Evaluate $\lim _{x\to \infty }\left(\cos\sqrt{x}-\cos\sqrt{x-1}\right)$

How should I determine the following limit?

$\lim _{x\to \infty }\left(\cos\sqrt{x}-\cos\sqrt{x-1}\right)$

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Use $\cos x – \cos y = -2 \sin(\frac {(x – y)} 2 ) \sin(\frac {(x + y)} 2 )$

Then $\lim _{x\to \infty }\sin(\frac {(\sqrt x – \sqrt {x-1})} 2 )=\lim _{x\to \infty }\sin(\frac 1 {2(\sqrt x + \sqrt {x-1})})=0$

Because $\sin(\frac {(\sqrt x + \sqrt {x-1})} 2) $ is bounded, it follows the limit is zero

The difference between $\sqrt{x}$ and $\sqrt{x-1}$ becomes arbitrary small as $x$ goes to infinity. Since $\cos$ is a uniformly continuous function, the difference between the cosine of two arbitrary close numbers is 0. So the limit is 0.

Uniform continuity is a stronger form of continuity. Having a bounded derivative is a sufficient condition for a function to be uniformly continuous.

This method requires some extra work to make a rigid proof, but it is a general method that works in many cases and it complies with intuition.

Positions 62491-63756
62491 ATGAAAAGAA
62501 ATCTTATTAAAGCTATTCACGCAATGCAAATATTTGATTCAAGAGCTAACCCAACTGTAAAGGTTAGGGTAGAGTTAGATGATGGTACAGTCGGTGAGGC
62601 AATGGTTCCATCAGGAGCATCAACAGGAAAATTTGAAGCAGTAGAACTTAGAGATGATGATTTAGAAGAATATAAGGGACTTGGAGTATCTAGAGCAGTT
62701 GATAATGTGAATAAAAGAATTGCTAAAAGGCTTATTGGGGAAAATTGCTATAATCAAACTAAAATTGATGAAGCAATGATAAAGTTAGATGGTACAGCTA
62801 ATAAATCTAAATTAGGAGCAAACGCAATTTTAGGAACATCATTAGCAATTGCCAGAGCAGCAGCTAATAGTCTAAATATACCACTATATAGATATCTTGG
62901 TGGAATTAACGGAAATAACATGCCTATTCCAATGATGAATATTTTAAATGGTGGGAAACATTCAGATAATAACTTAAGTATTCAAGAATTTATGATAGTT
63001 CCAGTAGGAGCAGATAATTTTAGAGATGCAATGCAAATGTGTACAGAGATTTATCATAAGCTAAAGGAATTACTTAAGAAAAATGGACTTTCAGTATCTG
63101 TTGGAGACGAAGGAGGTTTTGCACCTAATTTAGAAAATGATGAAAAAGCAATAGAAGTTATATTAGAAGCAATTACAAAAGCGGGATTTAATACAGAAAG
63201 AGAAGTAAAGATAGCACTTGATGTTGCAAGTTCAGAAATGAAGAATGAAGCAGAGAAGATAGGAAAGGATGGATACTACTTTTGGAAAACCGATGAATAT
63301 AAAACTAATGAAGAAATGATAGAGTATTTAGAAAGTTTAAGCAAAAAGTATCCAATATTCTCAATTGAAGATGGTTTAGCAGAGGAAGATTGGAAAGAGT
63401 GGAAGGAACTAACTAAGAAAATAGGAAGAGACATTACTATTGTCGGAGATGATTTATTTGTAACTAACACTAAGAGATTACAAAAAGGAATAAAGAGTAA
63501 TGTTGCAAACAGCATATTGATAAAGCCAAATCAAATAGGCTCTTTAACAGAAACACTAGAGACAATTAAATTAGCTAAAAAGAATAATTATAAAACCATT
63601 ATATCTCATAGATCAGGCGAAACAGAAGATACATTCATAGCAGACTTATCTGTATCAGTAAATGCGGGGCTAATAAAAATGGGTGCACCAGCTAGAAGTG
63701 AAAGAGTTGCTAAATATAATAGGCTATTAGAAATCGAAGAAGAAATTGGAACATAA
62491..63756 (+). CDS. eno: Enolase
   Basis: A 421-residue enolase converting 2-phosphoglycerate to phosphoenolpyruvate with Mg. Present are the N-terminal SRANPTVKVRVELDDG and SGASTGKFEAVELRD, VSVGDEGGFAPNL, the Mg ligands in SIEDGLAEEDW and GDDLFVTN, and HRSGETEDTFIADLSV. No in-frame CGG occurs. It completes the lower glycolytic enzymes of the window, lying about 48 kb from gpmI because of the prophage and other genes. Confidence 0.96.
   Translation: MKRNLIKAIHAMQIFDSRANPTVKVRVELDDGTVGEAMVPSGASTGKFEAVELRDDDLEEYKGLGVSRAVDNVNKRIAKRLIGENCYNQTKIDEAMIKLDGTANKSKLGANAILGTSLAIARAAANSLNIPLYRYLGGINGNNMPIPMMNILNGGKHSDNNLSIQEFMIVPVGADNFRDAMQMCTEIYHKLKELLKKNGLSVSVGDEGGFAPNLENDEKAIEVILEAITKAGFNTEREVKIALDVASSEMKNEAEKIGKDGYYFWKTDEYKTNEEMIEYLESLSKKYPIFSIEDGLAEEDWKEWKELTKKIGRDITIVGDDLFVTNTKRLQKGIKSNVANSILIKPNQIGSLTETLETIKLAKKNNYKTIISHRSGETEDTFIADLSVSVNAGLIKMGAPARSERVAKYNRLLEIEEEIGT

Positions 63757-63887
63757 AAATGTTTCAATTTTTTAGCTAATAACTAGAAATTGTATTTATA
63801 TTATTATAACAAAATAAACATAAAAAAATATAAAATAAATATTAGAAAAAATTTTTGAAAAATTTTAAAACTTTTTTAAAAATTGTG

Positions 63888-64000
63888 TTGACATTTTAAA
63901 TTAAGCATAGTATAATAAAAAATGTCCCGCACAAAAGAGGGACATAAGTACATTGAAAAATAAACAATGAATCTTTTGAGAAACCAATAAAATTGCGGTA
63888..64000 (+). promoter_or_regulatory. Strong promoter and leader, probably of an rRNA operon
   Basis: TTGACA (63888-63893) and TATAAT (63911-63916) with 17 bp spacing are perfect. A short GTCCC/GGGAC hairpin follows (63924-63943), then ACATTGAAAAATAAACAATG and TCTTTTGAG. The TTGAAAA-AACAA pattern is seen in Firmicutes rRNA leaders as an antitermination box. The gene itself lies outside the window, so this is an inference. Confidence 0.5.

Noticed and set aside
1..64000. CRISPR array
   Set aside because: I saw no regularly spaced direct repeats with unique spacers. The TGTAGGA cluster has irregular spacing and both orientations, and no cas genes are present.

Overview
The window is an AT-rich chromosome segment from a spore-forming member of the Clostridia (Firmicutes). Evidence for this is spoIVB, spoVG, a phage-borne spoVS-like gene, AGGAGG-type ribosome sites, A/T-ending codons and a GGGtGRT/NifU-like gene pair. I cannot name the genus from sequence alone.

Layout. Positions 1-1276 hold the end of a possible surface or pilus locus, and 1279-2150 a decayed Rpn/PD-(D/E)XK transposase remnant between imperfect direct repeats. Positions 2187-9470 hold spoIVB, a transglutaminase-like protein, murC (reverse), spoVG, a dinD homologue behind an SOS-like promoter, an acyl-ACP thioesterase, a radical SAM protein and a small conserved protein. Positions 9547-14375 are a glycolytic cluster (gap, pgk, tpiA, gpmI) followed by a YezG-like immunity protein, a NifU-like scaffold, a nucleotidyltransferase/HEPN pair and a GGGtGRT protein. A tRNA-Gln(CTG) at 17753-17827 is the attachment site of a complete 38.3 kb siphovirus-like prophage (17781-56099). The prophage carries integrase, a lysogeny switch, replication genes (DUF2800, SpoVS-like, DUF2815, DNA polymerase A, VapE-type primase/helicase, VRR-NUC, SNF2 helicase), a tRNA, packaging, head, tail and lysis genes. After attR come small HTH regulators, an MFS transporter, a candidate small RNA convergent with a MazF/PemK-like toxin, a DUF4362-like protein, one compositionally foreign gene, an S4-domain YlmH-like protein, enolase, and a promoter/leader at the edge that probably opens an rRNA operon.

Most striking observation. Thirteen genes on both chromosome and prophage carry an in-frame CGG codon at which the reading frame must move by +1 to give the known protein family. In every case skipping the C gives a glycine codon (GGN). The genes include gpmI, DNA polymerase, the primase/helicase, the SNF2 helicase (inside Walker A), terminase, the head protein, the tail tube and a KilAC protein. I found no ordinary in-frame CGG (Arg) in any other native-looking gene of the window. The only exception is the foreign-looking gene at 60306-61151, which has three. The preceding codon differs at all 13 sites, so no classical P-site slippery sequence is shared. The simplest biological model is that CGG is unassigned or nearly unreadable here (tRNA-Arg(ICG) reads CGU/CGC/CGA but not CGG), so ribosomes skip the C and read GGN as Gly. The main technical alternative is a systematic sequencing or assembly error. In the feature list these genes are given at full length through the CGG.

$\displaystyle \lim_{x\rightarrow \infty}\bigg|\int^{\sqrt{x}}_{\sqrt{x-1}}\sin xdx\bigg| \leq \lim_{x\rightarrow \infty}\int^{\sqrt{x}}_{\sqrt{x-1}}1dx = \lim_{x\rightarrow \infty}\left(\sqrt{x}-\sqrt{x-1}\right) = \lim_{x\rightarrow \infty}\frac{1}{\left(\sqrt{x}+\sqrt{x-1}\right)}=0$

Direct approach:

Let $f(x) := \cos\sqrt{x} – \cos\sqrt{x – 1}$.

By the mean value theorem, for two values $a, b \in \mathbb R$, there exists $t\in\mathbb [a, b]$ such that $\cos(b) – \cos(a) = \cos'(t)(b – a)$. Thus,$$
|f(x)|=|\cos\sqrt{x} – \cos\sqrt{x – 1}| \\
=|\cos'(t)(\sqrt{x} – \sqrt{x – 1})| \\
=|-\sin(t)|\cdot|\sqrt{x} – \sqrt{x – 1}|\\
\le|\sqrt{x} – \sqrt{x – 1}| = \sqrt{x} – \sqrt{x – 1} =: g(x)$$

for all $x>1$.

Assertion: $\lim_{x\rightarrow\infty} g(x) = 0$.

Proof: Let $\epsilon > 0$. Then

$$g(x) \le \epsilon\\
\Leftrightarrow\sqrt{x} \leq \epsilon + \sqrt{x – 1}\\
\Leftrightarrow x \leq \epsilon^2 + 2\sqrt{x – 1} + x -1\\
\Leftrightarrow x \geq 1+(1-\epsilon^2)^2/4 =: x_0$$

Thus, for all $x> x_0$, we have $|g(x)| = g(x) \le \epsilon$.

Together with $|f(x)|\le g(x)$, this yields $\lim_{x\rightarrow\infty} f(x) = 0$.